I have been systematiclly reading through the prepper, survivalist, and homsteading books, fiction and non-fiction, for the past 3-4 years. I've read over 100 now. Many have similar themes, especially the fictional works. Everything goes to hell in a handbasket, the heros of the book mostly survive (and recent work sees the heros or some of their family dying early and horridly), and yet people make it to fight another day. Much of it is built on military strategy, but seemingly only the heroes know that strategy. Much of it is also built around the concept of stockpiles of preps, though certainly some deals with the more brutal fact that there will never be enough. Very few books deal with the reality that much of our world will still be standing and could be restored fairly quickly, at least to early 1900 levels -- and recall that much of America was built in that era! I'm not suggesting GOING BACK to that era would be simple -- granted, those folks were accustomed to their level of technology -- but I am suggesting that we might not be at the end of life. Further, I am of a mind that the secret to success is a return to small rural, sustainable villages where the community partners together to survive. We have what may be the BEST example of how that might work in the archives of the Pilgrims who landed at Plymouth Rock.
As for the books, some of the best are already mentioned, but to that list I'll add:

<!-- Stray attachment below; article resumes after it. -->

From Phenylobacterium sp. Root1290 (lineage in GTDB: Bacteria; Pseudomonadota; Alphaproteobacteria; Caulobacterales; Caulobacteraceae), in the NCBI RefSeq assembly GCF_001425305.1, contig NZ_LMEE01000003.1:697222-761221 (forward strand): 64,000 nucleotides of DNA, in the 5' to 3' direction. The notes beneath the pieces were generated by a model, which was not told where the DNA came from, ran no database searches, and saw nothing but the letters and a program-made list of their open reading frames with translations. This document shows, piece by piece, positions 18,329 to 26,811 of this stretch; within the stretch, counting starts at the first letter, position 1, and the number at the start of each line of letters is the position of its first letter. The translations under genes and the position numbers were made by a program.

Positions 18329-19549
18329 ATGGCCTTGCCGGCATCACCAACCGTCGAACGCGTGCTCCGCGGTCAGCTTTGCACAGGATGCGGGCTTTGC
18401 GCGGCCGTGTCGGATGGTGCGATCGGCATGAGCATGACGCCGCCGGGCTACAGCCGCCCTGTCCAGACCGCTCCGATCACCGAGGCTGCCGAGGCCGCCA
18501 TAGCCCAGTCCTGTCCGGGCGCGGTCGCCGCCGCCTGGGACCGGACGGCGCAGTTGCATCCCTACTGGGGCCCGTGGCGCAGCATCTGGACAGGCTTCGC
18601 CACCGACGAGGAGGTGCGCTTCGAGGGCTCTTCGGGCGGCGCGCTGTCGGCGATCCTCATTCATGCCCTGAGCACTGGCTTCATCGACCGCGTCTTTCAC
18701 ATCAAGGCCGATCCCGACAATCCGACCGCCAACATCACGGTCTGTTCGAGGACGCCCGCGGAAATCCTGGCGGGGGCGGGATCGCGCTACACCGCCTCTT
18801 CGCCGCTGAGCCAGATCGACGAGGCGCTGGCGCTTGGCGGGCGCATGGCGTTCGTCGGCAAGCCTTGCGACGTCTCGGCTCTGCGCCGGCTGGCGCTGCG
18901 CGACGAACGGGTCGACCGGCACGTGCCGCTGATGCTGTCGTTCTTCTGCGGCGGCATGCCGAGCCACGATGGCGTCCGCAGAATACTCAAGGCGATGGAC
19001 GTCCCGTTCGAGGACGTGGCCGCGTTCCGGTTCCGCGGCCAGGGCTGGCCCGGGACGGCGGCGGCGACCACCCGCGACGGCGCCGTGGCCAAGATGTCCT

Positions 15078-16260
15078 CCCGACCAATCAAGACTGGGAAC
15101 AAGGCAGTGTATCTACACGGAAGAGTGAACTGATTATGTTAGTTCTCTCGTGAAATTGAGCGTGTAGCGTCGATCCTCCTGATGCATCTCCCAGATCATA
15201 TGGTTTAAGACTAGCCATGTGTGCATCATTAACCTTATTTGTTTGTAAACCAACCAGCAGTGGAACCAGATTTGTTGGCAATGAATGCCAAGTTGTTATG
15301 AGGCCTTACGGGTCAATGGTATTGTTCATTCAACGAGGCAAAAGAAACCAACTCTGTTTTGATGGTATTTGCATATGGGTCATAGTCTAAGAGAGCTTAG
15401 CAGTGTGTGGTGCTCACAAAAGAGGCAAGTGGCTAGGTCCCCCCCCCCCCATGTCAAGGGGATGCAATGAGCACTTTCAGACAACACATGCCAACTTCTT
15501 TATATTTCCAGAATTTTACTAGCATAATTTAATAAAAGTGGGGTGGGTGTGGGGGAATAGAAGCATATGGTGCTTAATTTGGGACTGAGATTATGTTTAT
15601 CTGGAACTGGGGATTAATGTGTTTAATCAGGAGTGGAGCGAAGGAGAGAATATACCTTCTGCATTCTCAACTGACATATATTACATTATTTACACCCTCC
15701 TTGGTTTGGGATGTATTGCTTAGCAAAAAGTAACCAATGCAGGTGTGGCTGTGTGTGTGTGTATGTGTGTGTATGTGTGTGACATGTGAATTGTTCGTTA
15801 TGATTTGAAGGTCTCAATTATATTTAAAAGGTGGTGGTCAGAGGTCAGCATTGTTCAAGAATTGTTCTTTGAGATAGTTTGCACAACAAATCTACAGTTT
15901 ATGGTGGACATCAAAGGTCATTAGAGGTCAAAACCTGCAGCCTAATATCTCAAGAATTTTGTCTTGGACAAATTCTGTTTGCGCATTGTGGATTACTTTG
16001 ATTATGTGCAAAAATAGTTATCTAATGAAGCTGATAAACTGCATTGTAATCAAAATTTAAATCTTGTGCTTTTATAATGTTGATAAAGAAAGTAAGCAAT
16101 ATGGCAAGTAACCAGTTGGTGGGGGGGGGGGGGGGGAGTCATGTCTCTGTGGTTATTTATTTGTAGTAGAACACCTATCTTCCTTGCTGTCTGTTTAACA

Michael Bunker -- Surviving Off-Off-Grid -- a non-fictional look at getting out of the survive mode and into the live mode.
Surviving Off Off-Grid: Decolonizing the Industrial Mind: Michael Bunker: 9780615447902: Amazon.com: Books
Mike and Nancy Bubel -- Root Cellaring -- a non-fictional look at storing food without the grid
Amazon.com: Root Cellaring: Natural Cold Storage of Fruits & Vegetables (0037038007039): Mike Bubel, Nancy Bubel: Books
Susan Gregorson -- Food Self-Sufficiency: Reality Check -- a non-fictional look at just how much it takes to actually feed a family for a year.
Food Self-Sufficiency: Reality Check: Susan Gregersen: Amazon.com: Books
T. J. Reader -- The Long Lonely Road (series) -- fictional series of books tracing the activity of several, a nice read though the author definitely writes his mind with no real regard to grammar.
A Long Lonely Road: Parts One through Three (Volume 1): TJ Reeder: 9781481186469: Amazon.com: Books
Ron Foster -- The Prepper Road Saga (series) -- fictional series of books, lots of emphasis on snaring, trapping, water collection, unique ideas, etc.
Amazon.com: The Prepper Road Compendium (9781466490123): Ron Foster: Books
I've also read a good number of FREE Kindle books (on my FREE Kindle app on my Android phone) that were written in the late 1800s to early 1900s. First, the writing is amazing. We have fallen so FAR in our English skills since then! Second, these are descriptions of life pre-grid and people just take for granted having to do certain things to stay alive.